Around the time of the movie release I read in an ecological magazine that by the time an US family sits at the New Year's eve table for dinner it has already consumed amount of fossil fuel an average family somewhere in what is crudely called third world would consume in one year. I thought why this guy don't make a movie about it instead of this "cool killings" mannerist indulgence.
It's hard to escape the sense that Kill Bill is a little duplicitous. It pays lip service to the weight of revenge, but overwhelmingly plays it for B-movie thrills. There's something to be said for heartfelt themes that pour from good-looking, 'schlocky' works like Gurren Lagann and Kill La Kill (long as we're talking Japan). And there's no such earnestness of theme, here. The blood flies high; the taste flies low.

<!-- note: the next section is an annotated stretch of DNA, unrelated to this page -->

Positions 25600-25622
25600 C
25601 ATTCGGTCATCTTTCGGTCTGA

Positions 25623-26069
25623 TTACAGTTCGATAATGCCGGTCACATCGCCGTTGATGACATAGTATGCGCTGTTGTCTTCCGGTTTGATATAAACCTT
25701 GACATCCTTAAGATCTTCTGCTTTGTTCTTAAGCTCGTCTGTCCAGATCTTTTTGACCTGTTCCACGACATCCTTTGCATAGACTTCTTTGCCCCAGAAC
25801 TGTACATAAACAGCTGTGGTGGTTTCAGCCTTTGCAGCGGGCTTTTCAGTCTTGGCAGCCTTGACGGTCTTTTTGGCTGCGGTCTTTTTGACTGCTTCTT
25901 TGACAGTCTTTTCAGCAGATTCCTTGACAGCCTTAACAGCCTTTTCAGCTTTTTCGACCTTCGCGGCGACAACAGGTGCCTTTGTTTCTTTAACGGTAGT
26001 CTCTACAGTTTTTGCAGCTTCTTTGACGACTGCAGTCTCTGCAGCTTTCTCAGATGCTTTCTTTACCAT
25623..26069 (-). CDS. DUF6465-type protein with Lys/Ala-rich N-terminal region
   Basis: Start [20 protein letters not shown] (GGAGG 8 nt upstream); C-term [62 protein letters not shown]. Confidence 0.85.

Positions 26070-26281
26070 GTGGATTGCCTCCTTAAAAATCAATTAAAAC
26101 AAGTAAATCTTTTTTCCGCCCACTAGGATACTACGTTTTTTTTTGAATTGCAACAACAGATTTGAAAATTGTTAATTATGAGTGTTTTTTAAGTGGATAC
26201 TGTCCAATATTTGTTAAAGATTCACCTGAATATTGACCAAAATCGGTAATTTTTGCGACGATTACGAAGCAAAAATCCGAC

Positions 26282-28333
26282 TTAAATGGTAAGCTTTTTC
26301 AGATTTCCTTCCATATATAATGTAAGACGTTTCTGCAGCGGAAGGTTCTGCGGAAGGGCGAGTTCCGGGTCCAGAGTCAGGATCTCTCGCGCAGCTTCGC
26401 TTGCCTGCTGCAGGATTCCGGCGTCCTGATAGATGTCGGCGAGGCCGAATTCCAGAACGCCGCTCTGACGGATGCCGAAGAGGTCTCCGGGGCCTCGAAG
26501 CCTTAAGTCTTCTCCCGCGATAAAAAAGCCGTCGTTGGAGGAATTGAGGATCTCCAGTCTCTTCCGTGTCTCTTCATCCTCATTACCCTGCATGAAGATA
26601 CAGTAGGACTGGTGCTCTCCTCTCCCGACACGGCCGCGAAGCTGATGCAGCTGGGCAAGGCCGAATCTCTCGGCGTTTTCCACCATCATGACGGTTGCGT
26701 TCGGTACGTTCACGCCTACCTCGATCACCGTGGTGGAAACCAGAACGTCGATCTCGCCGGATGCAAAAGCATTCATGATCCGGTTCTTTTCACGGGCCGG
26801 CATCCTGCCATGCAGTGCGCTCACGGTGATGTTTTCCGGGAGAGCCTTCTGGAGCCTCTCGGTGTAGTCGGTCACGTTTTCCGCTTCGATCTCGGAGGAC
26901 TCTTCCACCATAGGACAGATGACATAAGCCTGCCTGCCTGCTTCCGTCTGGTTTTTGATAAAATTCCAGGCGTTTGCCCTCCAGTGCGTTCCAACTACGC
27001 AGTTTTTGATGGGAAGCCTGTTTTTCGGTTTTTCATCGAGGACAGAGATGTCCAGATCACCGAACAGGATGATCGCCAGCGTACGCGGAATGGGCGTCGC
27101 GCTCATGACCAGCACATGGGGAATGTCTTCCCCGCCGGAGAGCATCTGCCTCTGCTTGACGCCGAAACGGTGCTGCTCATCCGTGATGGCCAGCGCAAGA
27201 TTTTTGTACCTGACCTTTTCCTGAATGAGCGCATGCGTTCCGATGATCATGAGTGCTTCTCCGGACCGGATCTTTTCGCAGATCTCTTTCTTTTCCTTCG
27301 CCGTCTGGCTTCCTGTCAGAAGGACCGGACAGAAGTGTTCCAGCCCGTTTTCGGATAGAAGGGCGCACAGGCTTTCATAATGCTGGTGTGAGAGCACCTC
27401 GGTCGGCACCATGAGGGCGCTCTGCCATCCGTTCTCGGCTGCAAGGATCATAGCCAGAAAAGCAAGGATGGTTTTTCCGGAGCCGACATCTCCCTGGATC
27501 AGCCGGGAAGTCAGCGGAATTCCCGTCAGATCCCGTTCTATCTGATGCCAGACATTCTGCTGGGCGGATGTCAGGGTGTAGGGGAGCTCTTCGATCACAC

The main problem with the violence in Kill Bill is that that’s all there is. It’s like ordering a Mac Royale and getting a kilo of raw meat — no bun, no ketchup, certainly not any pickle. Elevating B-movie schlock into mega-budgeted, over-hyped blockbusters is exactly what Hollywood has been doing since the mid-’80s, and Tarantino joins the club here.